Constitutional condo conundrum
More must be done to better regulate the state’s more than 30,000 homeowner associations
By Jana J. Monji 06/28/2012
Attending a meeting shouldn’t cost you $20,000. But as of June, we’ve spent more than that just to attend our homeowners’ association board meetings.
The truth is, being shut out or harassed of this association isn’t that unusual. All you need is a rogue board full of bullies and weak-willed sycophants, and your condo home becomes pure hell.
It started last July. My husband, the treasurer, wasn’t allowed into a board meeting because a new board member didn’t like him. That’s like your city council or school board members deciding you dress funny and slamming the door in your face. A condo or common interest development is a nonprofit corporation, and all owners are members and have the right to speak and attend meetings. That’s the law, but that’s not what always happens.
At the federal level, we have the Bill of Rights, which, in the First Amendment, guarantees the right to free speech. We also have the 1966 Freedom of Information Act.
In California, the Brown Act guarantees transparency in government institutions and gives citizens the right to speak before governing bodies, such as public school boards and city councils. The Davis-Stirling Act is supposed to function in the same way for condo communities. Both acts are California sunshine laws, and where the sun doesn’t shine, cockroaches can come out and play.
By August, the board refused to tell us when the next meeting was. And then, they tried to intimidate us by ripping down 8.5 x 11 posters that simply asked: “When’s the next board meeting?” We were told about the board meeting AFTER the meeting was over. Someone taped that information to our doormat. Later that week, my husband was replaced as treasurer, and we were threatened with fines for putting those posters on the bulletin board.
As of today, we’ve been to small claims court three times. Each time, the board lost. The first time, in October of last year, the board was required to pay a fine, turn over some papers and then meet in mediation. The posters were a pivotal part of our winning argument. We then were threatened with more fines, and the board attempted to defraud us of money, hoping we’d pay off some of their projects.
We finally hired a lawyer, because simply having a court order wasn’t enough — not even when dealing with the condo’s insurance adjustor. We just finished our second of two mediation meetings in mid-June, because the board members refused to honor their agreement. One of their demands: no posters on the bulletin board. Apparently, that’s the only point they learned from small claims court.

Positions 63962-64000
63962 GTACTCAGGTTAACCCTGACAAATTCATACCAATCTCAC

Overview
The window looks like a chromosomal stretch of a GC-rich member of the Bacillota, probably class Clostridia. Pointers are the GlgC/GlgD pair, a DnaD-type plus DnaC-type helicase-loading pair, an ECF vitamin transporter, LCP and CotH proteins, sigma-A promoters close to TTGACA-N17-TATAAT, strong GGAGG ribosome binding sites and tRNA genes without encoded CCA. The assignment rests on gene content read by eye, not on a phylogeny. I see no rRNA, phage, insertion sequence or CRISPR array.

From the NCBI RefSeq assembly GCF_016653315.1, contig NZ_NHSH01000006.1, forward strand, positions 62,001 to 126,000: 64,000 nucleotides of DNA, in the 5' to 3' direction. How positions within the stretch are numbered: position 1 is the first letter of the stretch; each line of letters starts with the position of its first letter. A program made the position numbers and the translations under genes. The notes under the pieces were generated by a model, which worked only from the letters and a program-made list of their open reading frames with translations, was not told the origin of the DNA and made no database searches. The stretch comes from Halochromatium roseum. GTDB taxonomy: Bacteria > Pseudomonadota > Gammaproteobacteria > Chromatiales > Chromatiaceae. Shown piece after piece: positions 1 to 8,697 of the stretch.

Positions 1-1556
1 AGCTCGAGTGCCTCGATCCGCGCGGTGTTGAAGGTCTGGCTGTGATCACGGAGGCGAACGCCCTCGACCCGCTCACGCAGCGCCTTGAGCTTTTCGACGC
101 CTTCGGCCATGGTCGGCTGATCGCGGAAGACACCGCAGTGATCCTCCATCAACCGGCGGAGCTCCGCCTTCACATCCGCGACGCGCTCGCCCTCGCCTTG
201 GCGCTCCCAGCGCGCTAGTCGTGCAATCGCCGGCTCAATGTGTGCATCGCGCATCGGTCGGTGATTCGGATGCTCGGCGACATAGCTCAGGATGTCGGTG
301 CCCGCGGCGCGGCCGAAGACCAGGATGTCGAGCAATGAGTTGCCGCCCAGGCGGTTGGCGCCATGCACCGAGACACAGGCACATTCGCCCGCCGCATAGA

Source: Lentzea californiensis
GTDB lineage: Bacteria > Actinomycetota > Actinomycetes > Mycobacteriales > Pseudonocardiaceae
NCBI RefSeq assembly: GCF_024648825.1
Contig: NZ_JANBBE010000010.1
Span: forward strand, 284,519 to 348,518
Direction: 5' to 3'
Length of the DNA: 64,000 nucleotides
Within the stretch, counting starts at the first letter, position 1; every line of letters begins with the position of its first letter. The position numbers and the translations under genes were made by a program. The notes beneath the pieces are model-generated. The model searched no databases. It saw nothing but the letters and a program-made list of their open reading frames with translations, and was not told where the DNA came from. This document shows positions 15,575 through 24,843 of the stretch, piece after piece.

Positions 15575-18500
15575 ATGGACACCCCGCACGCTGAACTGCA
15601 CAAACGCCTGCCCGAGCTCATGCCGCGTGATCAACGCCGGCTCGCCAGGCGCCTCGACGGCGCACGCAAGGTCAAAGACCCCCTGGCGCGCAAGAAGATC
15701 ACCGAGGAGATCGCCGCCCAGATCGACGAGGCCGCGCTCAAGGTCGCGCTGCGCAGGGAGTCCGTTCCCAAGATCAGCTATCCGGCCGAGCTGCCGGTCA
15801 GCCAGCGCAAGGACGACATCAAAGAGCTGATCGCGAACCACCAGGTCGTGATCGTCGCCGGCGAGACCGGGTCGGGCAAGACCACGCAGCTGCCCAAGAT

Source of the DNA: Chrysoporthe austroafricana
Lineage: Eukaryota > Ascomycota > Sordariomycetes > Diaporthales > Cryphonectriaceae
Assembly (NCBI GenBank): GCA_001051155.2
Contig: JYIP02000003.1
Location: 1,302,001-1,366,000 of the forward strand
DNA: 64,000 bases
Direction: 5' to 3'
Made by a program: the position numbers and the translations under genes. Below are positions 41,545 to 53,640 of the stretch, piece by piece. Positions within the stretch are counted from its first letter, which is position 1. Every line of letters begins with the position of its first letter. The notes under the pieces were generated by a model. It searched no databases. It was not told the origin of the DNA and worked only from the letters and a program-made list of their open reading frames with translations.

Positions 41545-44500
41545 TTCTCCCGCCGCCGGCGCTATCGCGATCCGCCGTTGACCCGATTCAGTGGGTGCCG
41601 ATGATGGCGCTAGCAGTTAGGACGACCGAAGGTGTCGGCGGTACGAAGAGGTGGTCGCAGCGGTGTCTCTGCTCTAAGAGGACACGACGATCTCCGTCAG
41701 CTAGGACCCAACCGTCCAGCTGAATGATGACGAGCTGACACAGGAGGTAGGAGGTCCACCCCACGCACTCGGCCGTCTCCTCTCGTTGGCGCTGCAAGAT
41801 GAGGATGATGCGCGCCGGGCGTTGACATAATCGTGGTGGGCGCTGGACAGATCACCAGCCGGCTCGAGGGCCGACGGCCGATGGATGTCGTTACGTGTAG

During this now year-long fiasco, I’ve learned a lot about law, and one thing is it doesn’t work. You can go to small claims court to request certain things like documents to discern if a board is following state and city laws, and you can try to get an election voided. But to enforce other, more important civil codes for meeting attendance and to protect your free speech rights, you need a lawyer to guide you through a higher courtroom case.
Even in small claims court, the judge might not understand this specialized field of common interest development law and make a bad decision. Most people would not know how to challenge a judge’s decision and request to correct or vacate judgment, as I did.
And certainly some people are worse off than we are. Perusing the discussions at HOATalk.com and similar Web sites, like the National Fair Housing Advocate, you can read about slashed tires and misappropriation of money in California and nationwide. Recently, retired California firefighter Jim Bevill and his wife successfully sued Ke Nani Kai Condo in West Molokai for a $3.87-million jury award, but that case was filed in 2008 and only settled this spring. One resident just didn’t have the money to join the litigation. Sometimes homeowners must choose between fighting for civil rights and being poor. Now we’re trying to sell, even at a financial loss and in mediation we agreed to a partial abridgment of free speech. Our board has suffered only a $600 penalty, while our financial strain has amounted to tens of thousands of dollars in legal fees.
At the state level, there was enough concern about rogue HOA boards that in 2008, legislators introduced Assembly Bill 567, which would have established the Office of Common Interest Development Bureau as a pilot project within the Department of Consumer Affairs to provide education and dispute resolution as well as collect data about disputes. The bill was vetoed by then-Gov. Arnold Schwarzenegger, leaving condo owners at the mercy of the bullies on the HOA board.
With more than 30,000 homeowner associations in California, something needs to be done to regulate boards. Citizens who suffer under a condo board’s abuse of power need a legal solution that is more efficient and less costly than $20,000. We need legal “pest control,” because without stronger enforcement measures, the condo cockroaches will only multiply.
Jana J. Monji is a contributing writer to the Pasadena Weekly.